Phoenix is the sixth largest city in the U.S., but a casual visitor may not be able to garner that from one visit to the Valley of the Sun. Sure, the greater Phoenix metropolitan area has it all — sports, museums, an incredible array of restaurants, nightlife, freeways, skyscrapers and unparalleled desert beauty.
However, these amenities are literally all over the place.
Scottsdale has the luxury and the nightlife, Glendale has the sports, Arcadia has the financial district and, like every city, downtown Phoenix has the towers.
For the past few years, downtown Phoenix has been trying to create a legitimate downtown atmosphere, but the results have been inconsistent at best. A struggling nightlife has been aided by ASU’s Downtown campus but crippled by a lack of business open late enough to cater to a college audience.
However, the city of Tempe is trying something new. In recent years, Tempe has become an increasingly self-sufficient metropolitan sphere of its own. Building on its history of being a college town, Tempe is already equipped with all of the assets to grow into a full-fledged city.
Mill Avenue has seen an influx of Scottsdale-esque bars, and W6 has given the city a skyline, as well as some celebrity partygoers. Perhaps most important to Tempe’s success, however, is ASU’s ridiculously high student body, which provides the city with a young, diverse and stable population.
Tempe has been thriving lately, and in an attempt to capitalize on that momentum, the city of Tempe and ASU have revealed plans to expand the Mill Avenue District down to College Avenue. The new College Avenue Commons, which will serve as a host to a new ASU bookstore and be the home of the sustainable engineering degree, will be paired with an overhaul of the street itself, featuring a walkable plaza and, hopefully, a fountain.
In addition to all of this, Tempe announced that a unique dining experience would be added on College Avenue, one featuring the beloved Postino Winecafé, to be built in the old Art Annex Building.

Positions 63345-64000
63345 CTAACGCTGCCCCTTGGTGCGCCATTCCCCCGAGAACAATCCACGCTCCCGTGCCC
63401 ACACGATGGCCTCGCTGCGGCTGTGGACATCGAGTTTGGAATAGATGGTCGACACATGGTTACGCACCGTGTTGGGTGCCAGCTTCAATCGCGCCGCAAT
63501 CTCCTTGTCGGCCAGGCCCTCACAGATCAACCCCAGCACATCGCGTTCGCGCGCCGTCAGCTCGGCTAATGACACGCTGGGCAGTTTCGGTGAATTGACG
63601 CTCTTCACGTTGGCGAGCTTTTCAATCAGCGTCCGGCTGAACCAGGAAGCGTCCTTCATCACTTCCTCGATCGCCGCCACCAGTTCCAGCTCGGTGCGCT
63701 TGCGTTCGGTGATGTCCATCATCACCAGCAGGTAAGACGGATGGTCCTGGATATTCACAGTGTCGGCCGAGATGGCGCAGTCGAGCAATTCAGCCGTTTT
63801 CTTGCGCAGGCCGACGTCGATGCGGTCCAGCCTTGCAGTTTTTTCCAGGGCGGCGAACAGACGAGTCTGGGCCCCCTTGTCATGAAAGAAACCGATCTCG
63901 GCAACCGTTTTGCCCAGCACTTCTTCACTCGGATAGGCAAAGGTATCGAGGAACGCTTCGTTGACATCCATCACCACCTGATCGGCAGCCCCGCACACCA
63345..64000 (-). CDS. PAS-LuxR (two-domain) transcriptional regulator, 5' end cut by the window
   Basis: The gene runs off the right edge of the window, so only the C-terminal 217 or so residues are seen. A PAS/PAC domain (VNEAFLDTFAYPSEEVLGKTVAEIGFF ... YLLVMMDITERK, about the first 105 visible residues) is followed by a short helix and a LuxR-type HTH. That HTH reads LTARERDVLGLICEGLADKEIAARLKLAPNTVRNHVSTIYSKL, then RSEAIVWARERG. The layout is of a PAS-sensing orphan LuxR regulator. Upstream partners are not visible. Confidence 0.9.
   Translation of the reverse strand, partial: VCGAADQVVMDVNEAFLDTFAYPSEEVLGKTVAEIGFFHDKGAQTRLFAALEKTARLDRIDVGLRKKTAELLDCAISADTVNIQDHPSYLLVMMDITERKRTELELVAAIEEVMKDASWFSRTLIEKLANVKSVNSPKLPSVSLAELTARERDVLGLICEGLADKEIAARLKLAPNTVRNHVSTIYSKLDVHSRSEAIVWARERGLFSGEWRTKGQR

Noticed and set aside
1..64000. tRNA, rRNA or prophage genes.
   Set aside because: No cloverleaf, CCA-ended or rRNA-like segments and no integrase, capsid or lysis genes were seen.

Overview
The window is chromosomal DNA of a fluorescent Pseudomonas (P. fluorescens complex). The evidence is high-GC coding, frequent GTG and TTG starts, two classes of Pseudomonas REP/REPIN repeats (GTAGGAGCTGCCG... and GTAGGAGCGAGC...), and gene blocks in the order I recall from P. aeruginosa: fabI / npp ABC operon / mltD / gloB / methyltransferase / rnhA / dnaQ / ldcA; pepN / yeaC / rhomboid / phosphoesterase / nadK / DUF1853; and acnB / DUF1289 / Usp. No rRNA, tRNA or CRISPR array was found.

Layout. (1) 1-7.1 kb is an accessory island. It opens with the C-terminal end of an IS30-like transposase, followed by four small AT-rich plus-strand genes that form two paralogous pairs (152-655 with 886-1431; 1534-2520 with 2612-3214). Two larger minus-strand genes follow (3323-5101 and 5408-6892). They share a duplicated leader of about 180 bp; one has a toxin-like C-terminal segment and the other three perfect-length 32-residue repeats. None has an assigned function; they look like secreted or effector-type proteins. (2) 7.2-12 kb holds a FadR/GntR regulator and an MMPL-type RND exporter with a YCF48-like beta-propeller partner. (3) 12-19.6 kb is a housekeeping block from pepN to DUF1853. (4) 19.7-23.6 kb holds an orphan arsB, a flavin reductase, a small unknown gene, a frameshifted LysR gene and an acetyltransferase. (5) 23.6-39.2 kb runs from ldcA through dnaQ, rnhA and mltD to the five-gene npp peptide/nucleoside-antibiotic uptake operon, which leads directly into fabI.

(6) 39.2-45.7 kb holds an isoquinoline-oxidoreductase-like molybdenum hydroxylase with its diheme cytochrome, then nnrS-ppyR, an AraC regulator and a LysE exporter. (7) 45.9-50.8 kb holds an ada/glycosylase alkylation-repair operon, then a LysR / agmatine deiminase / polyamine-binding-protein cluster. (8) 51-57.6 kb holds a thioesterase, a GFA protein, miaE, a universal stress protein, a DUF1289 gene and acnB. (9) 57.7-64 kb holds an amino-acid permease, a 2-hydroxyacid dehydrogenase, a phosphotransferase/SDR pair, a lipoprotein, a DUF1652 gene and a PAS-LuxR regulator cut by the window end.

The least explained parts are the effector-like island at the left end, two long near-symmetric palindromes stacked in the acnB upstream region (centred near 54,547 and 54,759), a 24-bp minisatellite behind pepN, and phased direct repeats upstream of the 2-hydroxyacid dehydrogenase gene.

Lovers of bruschetta and exposed brick rejoice! As if the allure of Postino wasn’t enough to warrant excessive celebration, yet another high quality Arizona coffee brewer, Royal Coffee Bar & Roasting Company, will move in right down the street. The College Avenue expansion also promises more high-end boutiques and shopping opportunities that, coupled with the condominiums at University House, will hopefully make College Avenue a hub of excitement and a worthy offshoot of Mill Avenue.
In addition to the College Avenue development, the vacant lot on University Drive and Ash Avenue was recently bought with plans to construct another high rise condo complex, with a grocery store on the first level.
In the blink of an eye, Tempe has made plans for high-density housing, access to fresh produce and wincafés — all major steps to the urbanization of Tempe.
These plans are all very exciting for a number of reasons, mostly because bruschetta, but in all seriousness, these announcements mean more than their individual parts. Tempe is doing something that Arizona has struggled for so long to do — build up a city in close proximity.
Critics will cry “gentrification” and cite W6’s absurdly high price tags, but at the end of the day there are, and will continue to be, plenty of reasonably priced alternatives to the luxurious options that are permeating downtown Tempe. Sure, some restaurants, stores and condominiums will have higher costs, but since when has anyone ever associated the word “winecafé” with McDonald’s prices? Luxury does come at a price, but the great thing about money is that you can choose to spend it wherever and however you want.
In a few years, when the new Sun Devil Stadium is finished and when all of the high rises and restaurants are packed with people, Tempe will feel even more like a city than it already does. As an Arizona native who has been missing that atmosphere for almost my entire life, Tempe’s transformation is something for which I cannot wait.
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